Do you practise techniques slowly? Welcome to internal. Do it fast? Hello external.

When you train

- solo, you can train in any speed that you want to.
- with your partner, your speed depend on your opponent's speed.

Your definition assume the word "opponent" doesn't even exist. Your definition can limit "internal" in solo training only.
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Re: Is "internal" real that important?

Postby Trick on Fri Jan 10, 2020 12:25 am

Again 8-) The ‘internal’ lies in the way one practice ones solo exercises, and when doing it that way it’s best to do slow movements so all the aspects of the exercise can be implemented in the one, the exercises are wholistic as opposed to the segmentaristically external 8-) As one advance all the aspects trained begin to settle, and when one fight or are ‘normally’ activated in any other way one act in a most splendid way without any thoughts about internal or external, one become comfortable focused/centered and acting out from that state everything becomes possible, this is the achievement of the internal arts ... 8-)

Too many seem to focus on the power generation thing when explaining efforts achieved when practicing the internal martial arts, when focus on such things one are still in an competitive mindset and as such still with one foot in the external..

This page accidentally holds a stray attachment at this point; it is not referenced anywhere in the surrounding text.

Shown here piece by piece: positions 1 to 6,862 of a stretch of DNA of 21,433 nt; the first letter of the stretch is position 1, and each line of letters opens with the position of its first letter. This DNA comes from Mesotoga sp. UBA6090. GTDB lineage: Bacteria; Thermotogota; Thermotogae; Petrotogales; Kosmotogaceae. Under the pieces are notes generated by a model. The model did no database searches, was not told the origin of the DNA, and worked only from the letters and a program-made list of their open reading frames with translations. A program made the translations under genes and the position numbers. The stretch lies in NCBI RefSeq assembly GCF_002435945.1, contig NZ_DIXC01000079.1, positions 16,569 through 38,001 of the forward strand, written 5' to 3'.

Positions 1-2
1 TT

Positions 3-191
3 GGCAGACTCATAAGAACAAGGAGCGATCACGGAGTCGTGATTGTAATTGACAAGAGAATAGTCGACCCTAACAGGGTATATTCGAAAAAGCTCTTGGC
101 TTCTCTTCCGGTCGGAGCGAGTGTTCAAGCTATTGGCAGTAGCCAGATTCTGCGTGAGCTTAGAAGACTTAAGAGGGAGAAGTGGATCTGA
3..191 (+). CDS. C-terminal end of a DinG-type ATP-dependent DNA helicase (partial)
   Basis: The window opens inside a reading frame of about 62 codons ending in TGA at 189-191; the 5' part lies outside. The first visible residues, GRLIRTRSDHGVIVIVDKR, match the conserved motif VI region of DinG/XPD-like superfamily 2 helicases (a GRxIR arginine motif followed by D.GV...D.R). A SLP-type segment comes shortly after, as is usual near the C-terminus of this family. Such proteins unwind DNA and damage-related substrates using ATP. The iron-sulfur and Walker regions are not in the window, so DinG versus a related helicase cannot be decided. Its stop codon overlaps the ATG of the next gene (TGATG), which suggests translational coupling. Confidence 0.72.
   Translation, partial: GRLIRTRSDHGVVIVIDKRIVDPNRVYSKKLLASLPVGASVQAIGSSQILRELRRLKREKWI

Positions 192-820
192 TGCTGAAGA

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Re: Is "internal" real that important?

Postby dspyrido on Fri Jan 10, 2020 3:32 pm

johnwang wrote:
dspyrido wrote:Let's simplify then.

External = fast
Internal = slow

Do you practise techniques slowly? Welcome to internal. Do it fast? Hello external.

When you train

- solo, you can train in any speed that you want to.
- with your partner, your speed depend on your opponent's speed.

Your definition assume the word "opponent" doesn't even exist. Your definition can limit "internal" in solo training only.


"partner" - slow/fast can be applied to it.



"Opponent" is an interesting one. Let's go with a half baked opponent - the sports opponent.

Wrestling can be done full speed and hard. Why? Because it has restrictions. Rules put in place to avoid seriously injuring the "opponent".

How about chin-na when it goes into spine, fingers or neck manipulations?

Can it be practised slowly and carefully? Yes. Can it be done faster but with a fully aware partner? Yes but with caution.

Can it be competed with? Sure but I am confident that there will be some serious injuries. Especially at the amateur level.

So do we ignore these moves? Of course not. How do we train them? One way is found in IMA which lets face it contains a whole library of dangerous chinna moves that seem to have been hidden away.